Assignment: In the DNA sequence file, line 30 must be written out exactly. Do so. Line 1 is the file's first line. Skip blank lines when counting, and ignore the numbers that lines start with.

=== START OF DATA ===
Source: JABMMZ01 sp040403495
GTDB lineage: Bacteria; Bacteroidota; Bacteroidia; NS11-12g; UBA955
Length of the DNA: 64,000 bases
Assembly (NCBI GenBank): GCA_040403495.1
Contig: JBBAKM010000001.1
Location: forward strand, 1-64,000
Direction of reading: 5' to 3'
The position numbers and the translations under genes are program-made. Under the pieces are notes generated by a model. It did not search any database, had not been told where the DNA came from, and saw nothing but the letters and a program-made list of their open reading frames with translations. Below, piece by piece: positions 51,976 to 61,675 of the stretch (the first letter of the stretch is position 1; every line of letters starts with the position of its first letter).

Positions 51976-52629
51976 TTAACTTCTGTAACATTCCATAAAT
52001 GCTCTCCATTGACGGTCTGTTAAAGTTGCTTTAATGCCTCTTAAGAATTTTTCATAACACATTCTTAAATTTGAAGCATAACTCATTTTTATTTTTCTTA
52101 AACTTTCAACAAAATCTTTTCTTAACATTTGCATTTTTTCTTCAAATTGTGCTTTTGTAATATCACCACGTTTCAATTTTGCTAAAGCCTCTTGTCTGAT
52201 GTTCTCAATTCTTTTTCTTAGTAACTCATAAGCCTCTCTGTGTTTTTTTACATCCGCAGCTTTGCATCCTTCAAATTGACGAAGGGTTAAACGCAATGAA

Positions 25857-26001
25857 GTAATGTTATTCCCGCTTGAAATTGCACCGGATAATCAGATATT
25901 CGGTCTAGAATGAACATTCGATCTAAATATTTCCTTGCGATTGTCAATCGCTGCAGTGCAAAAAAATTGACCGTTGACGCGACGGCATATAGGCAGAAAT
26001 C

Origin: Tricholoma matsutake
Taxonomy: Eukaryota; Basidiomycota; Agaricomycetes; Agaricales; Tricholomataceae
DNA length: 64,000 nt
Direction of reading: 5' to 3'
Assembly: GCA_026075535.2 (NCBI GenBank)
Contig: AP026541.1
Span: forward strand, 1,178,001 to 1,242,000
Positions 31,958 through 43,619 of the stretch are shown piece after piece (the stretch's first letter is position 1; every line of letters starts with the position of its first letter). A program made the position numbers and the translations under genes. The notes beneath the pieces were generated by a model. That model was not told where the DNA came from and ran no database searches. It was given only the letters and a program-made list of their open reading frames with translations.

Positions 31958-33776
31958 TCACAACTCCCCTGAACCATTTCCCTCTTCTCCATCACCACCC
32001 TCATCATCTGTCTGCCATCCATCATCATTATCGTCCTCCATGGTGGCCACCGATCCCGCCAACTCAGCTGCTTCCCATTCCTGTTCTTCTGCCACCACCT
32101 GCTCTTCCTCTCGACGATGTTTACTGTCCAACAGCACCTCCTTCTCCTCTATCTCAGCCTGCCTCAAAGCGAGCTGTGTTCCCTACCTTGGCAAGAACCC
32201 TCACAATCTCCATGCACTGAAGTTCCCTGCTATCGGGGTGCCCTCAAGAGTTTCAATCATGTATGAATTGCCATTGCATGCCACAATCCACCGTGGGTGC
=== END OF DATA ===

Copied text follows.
32201 TCACAATCTCCATGCACTGAAGTTCCCTGCTATCGGGGTGCCCTCAAGAGTTTCAATCATGTATGAATTGCCATTGCATGCCACAATCCACCGTGGGTGC